of hampering Mr. McKlnley and his
associates. Colonel Bryan, on being
relieved, hastened to Washington,
where he entered the secret councils
of his party and urged the ratification
of the treaty, thereby assuming a re
sponsibility which he has ever since
undertaken to avoid. Mr. . Bryan's
military career Is negative for the
reason that he could not talk. Hla
responsibility tor the ratification of
the Treaty of Paris Is shown In this
excerpt' from his letter to the public,
explaining his resignation:
Some people think that the fight should
be made against ratification of tho treaty,
but I would prefer another plan. If the
treaty is rejected negotiations must be re
newed, and Instead of settling tha queatlon
according to our Ideas, wa must settle ft
by diplomacy, with tha possibility of inter
national complications. It will be easier, I
think, to end the war at once by ratifying
the treaty and then deal with the subject
In our own way.
Mr. Bryan may declaim against Im
perialism, the retention of the Philip
pines and other aspects of the policy
pursued by the government since the
cloBe of the Spanish-American war, but
his own words convict him of insin
cerity. THE AK8WER TO MR. OLKET.
Senator Lodge has contributed an
extremely Interesting page to the cur
rent campaign literature by calling at
tention to an endorsement of Mr. Taft
given by Richard OIney of Massachu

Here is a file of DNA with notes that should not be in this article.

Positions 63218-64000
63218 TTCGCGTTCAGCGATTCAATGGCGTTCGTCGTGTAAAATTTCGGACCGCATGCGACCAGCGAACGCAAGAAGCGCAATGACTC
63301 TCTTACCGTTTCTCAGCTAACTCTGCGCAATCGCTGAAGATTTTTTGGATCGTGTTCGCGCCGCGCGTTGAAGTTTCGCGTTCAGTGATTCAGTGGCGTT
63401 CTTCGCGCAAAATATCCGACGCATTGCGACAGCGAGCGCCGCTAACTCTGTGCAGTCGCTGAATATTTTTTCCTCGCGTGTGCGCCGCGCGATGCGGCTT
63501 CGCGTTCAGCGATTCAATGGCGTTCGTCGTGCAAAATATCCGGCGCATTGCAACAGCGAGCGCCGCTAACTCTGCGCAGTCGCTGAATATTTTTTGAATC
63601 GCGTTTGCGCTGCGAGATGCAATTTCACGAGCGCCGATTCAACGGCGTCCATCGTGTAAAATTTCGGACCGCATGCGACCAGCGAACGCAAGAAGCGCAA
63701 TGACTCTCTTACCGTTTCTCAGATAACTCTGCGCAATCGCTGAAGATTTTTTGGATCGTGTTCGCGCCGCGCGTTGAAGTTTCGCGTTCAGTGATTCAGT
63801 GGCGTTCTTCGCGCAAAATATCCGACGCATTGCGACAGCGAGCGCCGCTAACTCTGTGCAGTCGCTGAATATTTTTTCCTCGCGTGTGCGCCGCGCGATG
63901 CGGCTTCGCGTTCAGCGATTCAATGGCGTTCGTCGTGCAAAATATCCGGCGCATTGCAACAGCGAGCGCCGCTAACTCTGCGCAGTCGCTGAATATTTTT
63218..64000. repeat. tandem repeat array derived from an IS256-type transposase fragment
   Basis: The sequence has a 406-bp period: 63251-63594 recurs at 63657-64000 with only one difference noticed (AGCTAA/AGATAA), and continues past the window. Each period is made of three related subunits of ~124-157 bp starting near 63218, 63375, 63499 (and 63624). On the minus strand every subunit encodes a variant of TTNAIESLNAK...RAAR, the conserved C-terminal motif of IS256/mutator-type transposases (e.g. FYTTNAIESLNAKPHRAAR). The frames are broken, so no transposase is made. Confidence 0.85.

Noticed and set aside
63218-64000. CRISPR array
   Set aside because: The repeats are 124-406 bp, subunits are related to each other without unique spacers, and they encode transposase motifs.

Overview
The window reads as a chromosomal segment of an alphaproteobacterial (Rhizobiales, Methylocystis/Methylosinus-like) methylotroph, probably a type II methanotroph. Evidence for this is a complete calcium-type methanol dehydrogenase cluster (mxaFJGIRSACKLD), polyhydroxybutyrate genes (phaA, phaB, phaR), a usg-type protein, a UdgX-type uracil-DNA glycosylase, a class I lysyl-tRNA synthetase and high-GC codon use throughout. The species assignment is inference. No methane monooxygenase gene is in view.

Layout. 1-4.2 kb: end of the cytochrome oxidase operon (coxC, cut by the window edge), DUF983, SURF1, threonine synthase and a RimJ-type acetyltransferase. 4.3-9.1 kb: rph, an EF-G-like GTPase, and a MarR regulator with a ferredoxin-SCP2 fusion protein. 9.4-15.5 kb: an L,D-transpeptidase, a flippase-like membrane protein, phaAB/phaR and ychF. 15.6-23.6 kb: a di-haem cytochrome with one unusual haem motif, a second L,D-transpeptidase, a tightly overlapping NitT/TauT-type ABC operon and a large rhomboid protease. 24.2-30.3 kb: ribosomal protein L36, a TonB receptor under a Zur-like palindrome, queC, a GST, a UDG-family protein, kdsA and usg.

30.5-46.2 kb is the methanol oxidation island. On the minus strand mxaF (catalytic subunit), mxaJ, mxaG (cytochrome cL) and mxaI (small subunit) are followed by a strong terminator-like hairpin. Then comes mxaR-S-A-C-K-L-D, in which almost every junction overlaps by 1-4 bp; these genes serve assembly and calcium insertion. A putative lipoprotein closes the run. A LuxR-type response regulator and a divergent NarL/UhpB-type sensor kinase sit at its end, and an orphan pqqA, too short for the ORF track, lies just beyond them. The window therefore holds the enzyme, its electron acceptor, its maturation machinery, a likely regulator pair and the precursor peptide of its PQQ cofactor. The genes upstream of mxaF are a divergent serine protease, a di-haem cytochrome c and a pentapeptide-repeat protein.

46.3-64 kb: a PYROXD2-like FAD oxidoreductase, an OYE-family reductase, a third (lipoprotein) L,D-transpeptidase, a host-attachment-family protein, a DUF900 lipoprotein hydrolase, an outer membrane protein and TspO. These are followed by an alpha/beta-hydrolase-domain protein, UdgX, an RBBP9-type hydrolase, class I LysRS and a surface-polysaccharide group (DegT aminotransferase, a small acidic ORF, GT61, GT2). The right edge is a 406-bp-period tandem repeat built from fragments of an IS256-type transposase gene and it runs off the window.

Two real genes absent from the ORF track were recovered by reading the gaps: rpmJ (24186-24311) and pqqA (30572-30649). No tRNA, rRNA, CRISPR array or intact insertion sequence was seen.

setts four years ago. The contribution
is particularly timely in view of Mr.
Olney's recent elaborate and labored
letter in which he convinced himself
that it was his duty to support Mr.
Bryan in this campaign. Mr. OIney is
a man of great ability and dignity of
character, whose name will long be
linked with that of his great chief,
President Cleveland, who condemned
practically every policy which the pres
ent candidate of the democratic party
now advocates. Senator Lodge calls
attention to the fact that Mr. OIney,
in his letter, does not praise Mr. Bryan
nor approve his policies, but rather
urges his support because he fears that
Mr. Taft would follow too closely in
the footsteps of President Roosevelt.
However, Mr. Olney's opinion of Mr.
Taft is a matter of record. Speaking
for Harvard university, In June, 1904,
Mr. Taft being the orator of the day,
Mr. OIney said:
Tha welcome presence hers of my friend,
tha eloquent orator of the day, suggests
soma of the most striking of tha new
doctrines. He has filled with eclat cer
talnly the second. If not the first, most
Important post In the national Department
of Justice. He has been a Judge of tha
circuit court of the United States, infe
rior In merit and repute to none of the eml
nent holders of like office. He may In
time to come and prophetic voices to
that effect are by no means uncommon'
become a member of the greatest court
the world has ever seen, or even chief
magistrate of the American republic.
venture to say, however, that when hia
career is run and la summed up by tha
historian of the future, the secretary of
war, the holder of whatever office ha
may fill, will rank second to the gov
ernor of tha Philippine Islands. Having
absolute mastery of the lives and for
tunes of 7,500,000 people, he has won gen
eral admiration and applause by the Jus
tice and sklllfulnesa of his rule, and by
the tact, patience and humanity of bis
dealings with an alien race.
urotner-in-Law Tom la again in
stew. It seems that the law of Ne
braska was Ignored by bis committee
four years ago and that there is no
official record of the disposition of the
120,000 jackpot. Tom Tibbies told
where 1 5,000 of it went, but the au
thorities are now asking Brother-ln-
Boston Herald (rep.).
Correspondents moving about In the the fundamental question. What la ths
country among the "plain people" report good? Sincerity must be matched by In-